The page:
(6) Electronic documents must be formatted in Adobe Portable Document Format (PDF). To use PDF you must have Adobe Acrobat Reader, which is available free at www.adobe.com.
(b) * * *
(2) * * *
(v) The date a document sent electronically via the OES is recorded as received by the OES as indicated in the confirmation of receipt email for E-filing.
3. Section 668.98 is amended by revising paragraphs (c), (d), and (e) to read as follows:End Amendment Part
(c) A copy of the petition must be provided to the hearing official at the time of filing with the Secretary, and a copy of a petition or any certification must be served upon the parties as provided in § 668.91(a)(4). The petition or certification must reflect this service.
(d) If a party files a petition under this section, the hearing official may state to the Secretary a view as to whether review is appropriate or inappropriate by submitting a brief statement addressing the party's petition within 10 days of the receipt of that petition by the hearing official. A copy of the statement must be served on all parties in the manner provided in § 668.91(a)(4)(ii).
(e) A party's response to a petition or certification for interlocutory review must be filed within 7 days after service of the petition or statement, as applicable, and may not exceed 10 pages, double-spaced, in length. The response must be filed, and a copy served on the other party, as provided in § 668.91(a)(4).
4. Section 668.113 is amended by revising paragraph (b) to read as follows:End Amendment Part
(b) The institution or servicer must file its request for review no later than 45 days from the date that the institution or servicer receives the final audit determination or final program review determination.
5. Section 668.116 is amended by revising paragraphs (e)(1)(ii), (iii), (v), and (vi) to read as follows:End Amendment Part
(e)(1) * * *
(ii) In the case of an institution, institutional audit work papers, records, and other materials.
(iii) In the case of a third-party servicer, the servicer's audit work papers and the records and other materials of the servicer or any institution that contracts with the servicer.
(v) Institutional or servicer records and other materials (including records and other materials of any institution that contracts with the servicer) provided to the Department of Education in response to a program review.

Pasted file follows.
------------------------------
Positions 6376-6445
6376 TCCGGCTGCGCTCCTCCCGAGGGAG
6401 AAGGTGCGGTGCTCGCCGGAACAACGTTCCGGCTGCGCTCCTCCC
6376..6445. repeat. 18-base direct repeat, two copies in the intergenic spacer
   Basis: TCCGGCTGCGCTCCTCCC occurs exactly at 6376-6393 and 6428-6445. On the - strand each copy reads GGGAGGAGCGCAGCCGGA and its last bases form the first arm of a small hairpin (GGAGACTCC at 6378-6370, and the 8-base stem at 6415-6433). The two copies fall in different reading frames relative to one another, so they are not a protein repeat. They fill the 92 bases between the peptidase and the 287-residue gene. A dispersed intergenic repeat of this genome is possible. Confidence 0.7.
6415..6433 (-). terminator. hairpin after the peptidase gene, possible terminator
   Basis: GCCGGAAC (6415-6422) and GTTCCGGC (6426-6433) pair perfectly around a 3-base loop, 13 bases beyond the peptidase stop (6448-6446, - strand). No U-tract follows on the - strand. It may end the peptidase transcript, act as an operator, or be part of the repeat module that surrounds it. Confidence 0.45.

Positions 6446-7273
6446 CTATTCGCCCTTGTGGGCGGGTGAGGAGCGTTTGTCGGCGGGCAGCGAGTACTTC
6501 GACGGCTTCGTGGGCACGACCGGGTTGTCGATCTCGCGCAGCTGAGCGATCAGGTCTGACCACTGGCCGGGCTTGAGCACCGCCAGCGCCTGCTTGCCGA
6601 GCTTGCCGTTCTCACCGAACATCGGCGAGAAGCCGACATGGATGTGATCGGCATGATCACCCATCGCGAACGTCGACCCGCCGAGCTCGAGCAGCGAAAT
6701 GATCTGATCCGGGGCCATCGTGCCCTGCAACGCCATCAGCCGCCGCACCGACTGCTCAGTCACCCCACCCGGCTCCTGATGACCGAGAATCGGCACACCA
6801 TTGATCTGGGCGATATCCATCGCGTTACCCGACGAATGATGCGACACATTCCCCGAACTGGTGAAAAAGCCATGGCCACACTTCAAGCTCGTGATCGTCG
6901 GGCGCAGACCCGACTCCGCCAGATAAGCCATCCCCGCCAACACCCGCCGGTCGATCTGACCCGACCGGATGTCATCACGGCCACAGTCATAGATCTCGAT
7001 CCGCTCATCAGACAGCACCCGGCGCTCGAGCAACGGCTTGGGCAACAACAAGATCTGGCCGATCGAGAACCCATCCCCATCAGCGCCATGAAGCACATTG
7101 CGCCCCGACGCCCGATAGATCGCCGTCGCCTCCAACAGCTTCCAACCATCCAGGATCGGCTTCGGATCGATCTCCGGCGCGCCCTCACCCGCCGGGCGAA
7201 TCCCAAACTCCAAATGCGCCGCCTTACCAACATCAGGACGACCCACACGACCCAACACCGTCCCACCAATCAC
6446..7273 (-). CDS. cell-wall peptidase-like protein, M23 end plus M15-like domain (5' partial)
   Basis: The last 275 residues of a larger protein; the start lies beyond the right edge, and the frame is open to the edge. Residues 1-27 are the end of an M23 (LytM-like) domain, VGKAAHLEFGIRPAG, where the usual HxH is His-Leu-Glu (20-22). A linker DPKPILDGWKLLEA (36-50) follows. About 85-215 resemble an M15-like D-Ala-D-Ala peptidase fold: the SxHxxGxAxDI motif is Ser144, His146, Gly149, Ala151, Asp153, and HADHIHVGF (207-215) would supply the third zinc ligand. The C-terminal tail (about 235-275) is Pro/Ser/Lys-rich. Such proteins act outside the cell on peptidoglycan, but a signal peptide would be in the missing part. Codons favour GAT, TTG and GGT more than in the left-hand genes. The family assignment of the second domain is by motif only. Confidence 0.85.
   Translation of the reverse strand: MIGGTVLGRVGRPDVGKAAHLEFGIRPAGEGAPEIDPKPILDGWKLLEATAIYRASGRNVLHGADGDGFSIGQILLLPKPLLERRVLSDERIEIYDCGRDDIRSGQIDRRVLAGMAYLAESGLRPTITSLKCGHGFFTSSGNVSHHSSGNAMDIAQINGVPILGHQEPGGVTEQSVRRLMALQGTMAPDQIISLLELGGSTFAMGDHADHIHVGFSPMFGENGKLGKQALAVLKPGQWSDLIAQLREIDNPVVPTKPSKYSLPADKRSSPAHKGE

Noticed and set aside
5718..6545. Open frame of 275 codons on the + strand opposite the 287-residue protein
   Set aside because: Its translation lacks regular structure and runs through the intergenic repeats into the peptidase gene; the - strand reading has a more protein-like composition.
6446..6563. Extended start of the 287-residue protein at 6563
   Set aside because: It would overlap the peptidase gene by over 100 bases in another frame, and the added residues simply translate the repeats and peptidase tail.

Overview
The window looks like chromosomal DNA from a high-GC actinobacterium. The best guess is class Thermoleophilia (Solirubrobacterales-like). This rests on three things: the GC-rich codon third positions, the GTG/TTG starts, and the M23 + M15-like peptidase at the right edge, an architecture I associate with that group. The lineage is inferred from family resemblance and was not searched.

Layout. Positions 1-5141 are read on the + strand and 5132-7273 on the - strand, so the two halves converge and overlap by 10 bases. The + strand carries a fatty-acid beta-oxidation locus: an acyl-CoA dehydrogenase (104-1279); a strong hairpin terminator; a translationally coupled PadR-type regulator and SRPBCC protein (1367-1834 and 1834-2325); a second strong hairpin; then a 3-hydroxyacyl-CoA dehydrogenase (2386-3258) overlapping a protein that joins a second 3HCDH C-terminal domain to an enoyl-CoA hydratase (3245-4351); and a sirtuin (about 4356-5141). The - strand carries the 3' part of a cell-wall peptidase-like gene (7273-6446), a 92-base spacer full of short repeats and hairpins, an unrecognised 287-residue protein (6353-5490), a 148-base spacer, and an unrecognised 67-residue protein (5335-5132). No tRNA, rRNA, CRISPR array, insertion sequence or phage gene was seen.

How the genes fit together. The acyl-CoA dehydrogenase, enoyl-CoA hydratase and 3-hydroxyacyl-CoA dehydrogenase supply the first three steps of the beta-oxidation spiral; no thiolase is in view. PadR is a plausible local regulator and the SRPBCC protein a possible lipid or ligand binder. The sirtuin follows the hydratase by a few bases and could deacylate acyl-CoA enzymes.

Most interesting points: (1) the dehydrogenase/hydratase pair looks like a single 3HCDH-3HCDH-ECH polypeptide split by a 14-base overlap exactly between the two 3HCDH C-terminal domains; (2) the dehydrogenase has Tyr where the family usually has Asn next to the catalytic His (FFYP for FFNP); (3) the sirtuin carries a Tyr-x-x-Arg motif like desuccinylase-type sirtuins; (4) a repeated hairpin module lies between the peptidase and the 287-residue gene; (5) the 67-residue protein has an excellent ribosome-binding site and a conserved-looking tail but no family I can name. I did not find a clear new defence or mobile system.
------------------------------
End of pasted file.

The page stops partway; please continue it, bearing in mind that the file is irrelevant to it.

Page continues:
(vi) Other Department of Education records and materials.
6. Section 668.122 is amended by revising paragraphs (a) and (c) to read as follows:End Amendment Part
(a)(1) Appeals and written submissions to a hearing official referred to in this subpart may be hand-delivered, mailed, or filed electronically by use of the Office of Hearings and Appeals Electronic Filing System (OES).
(2)(i) Service on the other party of a document required to be served on another party may be made by mail or by hand delivery, or, if agreed upon by the parties, by use of the OES or by any other means agreed to by the parties. A party who agrees to receive a document filed by another party by any means other than service by mail or hand-delivery may limit that agreement to one or more particular documents.
(ii) A party who agrees to service of a document through the OES thereby agrees that the notice of such filing provided to the party by the OES suffices to meet any obligation of the filing party under these regulations to provide a copy of that document.
(c) Determination of filing, receipt, or submission dates is based on the date of hand-delivery, the date of receipt recorded by the U.S. Postal Service, the date a document sent electronically by using the OES is recorded as received as indicated in the confirmation of receipt email for E-filing, or for other means, the date on which the delivery is recorded in the medium used for delivery.
7. Section 668.124 is amended by revising paragraphs (c), (d), and (e) to read as follows:End Amendment Part
(c) A copy of the petition must be provided to the hearing official at the time of filing with the Secretary, and a copy of a petition or any certification must be served upon the parties as provided in § 668.122(a)(2). The petition or certification must reflect this service.
(d) If a party files a petition under this section, the hearing official may state to the Secretary a view as to whether review is appropriate or inappropriate by submitting a brief statement addressing the party's petition within 10 days of the receipt of that petition by the hearing official. A copy of the statement must be served on all parties in the manner provided in § 668.122(a)(2).
(e) A party's response to a petition or certification for interlocutory review must be filed within 7 days after service of the petition or statement, as applicable, and may not exceed 10 pages, double-spaced, in length. A copy of the response must be served on the parties and the hearing official as provided in § 668.122(a)(2).
[FR Doc. 2013-19071 Filed 8-6-13; 8:45 am]